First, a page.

“It seems like the trend now is to get bigger people on both sides of the ball,” said Tom Donahoe, director of football operations for the Pittsburgh Steelers. “Everybody wants somebody who just cannot be pushed around.”
The Miami Dolphins got such great work from the two round guys in the center of their defensive line last year - Tim Bowens at 310 pounds and Chuck Klingbeil at 301 - that they have become an AFC favorite.
The Cleveland Browns, another favorite, will counter with a splendid new offensive tackle who also happens to have a big belly, 325-pound Orlando Brown.
Perhaps most important among the stars of the San Francisco 49ers defense is the man teammates jokingly call their fattest - defensive tackle Dana Stubblefield, at 6-2, 300 pounds.
And don’t forget the Dallas Cowboys and the man whose ability helped inspire the roly-poly revolution - 6-3, 320-pound Nate Newton.
The Cowboys are so enamored of Newton’s size that they kept grossly overweight guard Derek Kennard under contract even though Kennard - 6-3, 365 - has tried to quit.
What fans don’t see are the eating disorders.
They don’t see the players who induce diarrhea before mandatory weigh-ins.
They don’t see them trying to buy clothes. Or trying to impress potential off-season employers who reflect not interest but intimidation.
They don’t see the big guys in nice restaurants with their wives, when some little guy walks over, trying to act big.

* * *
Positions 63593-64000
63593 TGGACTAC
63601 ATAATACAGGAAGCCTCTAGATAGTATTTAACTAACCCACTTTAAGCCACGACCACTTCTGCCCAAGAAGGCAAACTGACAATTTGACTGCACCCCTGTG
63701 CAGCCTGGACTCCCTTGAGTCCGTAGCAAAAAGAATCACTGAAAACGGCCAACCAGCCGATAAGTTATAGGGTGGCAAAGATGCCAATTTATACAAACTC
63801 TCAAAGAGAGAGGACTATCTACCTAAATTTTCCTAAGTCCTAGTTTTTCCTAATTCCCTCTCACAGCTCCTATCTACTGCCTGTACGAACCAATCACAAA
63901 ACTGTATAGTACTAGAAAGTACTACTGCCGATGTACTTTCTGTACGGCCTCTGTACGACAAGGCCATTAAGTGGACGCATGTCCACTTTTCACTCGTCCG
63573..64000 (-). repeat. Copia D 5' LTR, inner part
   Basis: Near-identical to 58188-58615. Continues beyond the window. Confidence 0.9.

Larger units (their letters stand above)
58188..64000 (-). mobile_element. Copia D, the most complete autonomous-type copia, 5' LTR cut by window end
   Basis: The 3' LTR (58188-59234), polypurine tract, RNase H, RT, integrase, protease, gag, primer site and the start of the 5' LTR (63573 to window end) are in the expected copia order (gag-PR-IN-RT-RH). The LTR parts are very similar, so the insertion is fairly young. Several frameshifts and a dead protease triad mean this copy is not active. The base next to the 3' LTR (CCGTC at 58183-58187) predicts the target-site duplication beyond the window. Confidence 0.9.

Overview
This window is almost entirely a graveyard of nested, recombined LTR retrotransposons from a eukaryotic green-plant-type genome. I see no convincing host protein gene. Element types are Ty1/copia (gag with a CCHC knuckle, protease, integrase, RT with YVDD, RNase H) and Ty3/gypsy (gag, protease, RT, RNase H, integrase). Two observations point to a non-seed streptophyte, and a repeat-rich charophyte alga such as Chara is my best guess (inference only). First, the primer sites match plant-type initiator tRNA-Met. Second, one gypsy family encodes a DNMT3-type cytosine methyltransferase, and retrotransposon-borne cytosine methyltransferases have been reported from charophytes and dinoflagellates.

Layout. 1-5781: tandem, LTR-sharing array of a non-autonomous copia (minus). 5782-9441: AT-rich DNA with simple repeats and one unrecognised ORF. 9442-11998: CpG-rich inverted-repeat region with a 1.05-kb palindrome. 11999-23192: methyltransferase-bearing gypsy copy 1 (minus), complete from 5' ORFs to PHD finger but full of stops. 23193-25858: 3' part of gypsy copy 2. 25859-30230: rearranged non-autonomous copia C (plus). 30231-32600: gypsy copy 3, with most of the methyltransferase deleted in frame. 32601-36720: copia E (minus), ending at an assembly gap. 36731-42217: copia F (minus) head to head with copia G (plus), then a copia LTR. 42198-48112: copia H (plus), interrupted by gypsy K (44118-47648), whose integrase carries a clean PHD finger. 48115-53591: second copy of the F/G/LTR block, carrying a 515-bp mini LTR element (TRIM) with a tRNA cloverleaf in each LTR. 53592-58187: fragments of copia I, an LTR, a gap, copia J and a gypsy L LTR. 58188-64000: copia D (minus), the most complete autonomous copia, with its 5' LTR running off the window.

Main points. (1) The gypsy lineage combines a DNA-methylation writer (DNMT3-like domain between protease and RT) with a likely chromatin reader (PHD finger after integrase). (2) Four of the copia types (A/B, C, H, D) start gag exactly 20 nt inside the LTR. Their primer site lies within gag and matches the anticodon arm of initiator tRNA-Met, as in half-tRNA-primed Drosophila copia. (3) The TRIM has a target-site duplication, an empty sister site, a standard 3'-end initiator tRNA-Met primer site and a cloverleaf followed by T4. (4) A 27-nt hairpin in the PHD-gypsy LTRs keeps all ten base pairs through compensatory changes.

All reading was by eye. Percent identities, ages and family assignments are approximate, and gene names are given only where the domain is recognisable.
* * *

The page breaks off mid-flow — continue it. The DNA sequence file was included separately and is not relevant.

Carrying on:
Phillips remembers the time he was lunching with his wife at a trendy Kansas City eatery when a stranger walked over and said, “Hey buddy, let me arm-wrestle you. I’ll rip your arm right out of your socket.”
Phillips rolls his eyes at the recollection.
“I thought to myself, ‘Right, I really want want my arm out of my socket,”’ he said. “I just looked at him.”
And fans don’t see big guys long after they have finished playing.
They don’t see what Kelcher, who played for the San Diego Chargers and 49ers from 1975-84, saw in that mirrored office building several years ago.
He was walking through downtown Austin, Texas, when he looked at the building and saw a person with a huge gut engulfing a huge belt.
He had gained 50 pounds in the eight years since his retirement.
“I thought, ‘Gawd almighty, I look like Shamu,”’ Kelcher said. “I thought, ‘That’s disgusting.’
“When you are playing, you think you are invincible. Then reality hits you in the teeth.”
He has since lost the weight, fearing that he would not live to see his 3-year-old twins begin high school. But he is one of the lucky ones.
According to Elliott Pellman, an internist for the New York Jets, many heavy players face special problems when they retire.
Not only do they face the usual byproducts of obesity - hypertension, increased risk of heart disease - but they also have an increased chance of developing arthritis.
And many players, according to Pellman, cannot just quit and become thin.
“Often the large guys have eating disorders,” he said. “They eat like people with drinking problems drink.”
The only reason they are not bigger is that they are forced to exercise. When that motivation deteriorates, so does their health.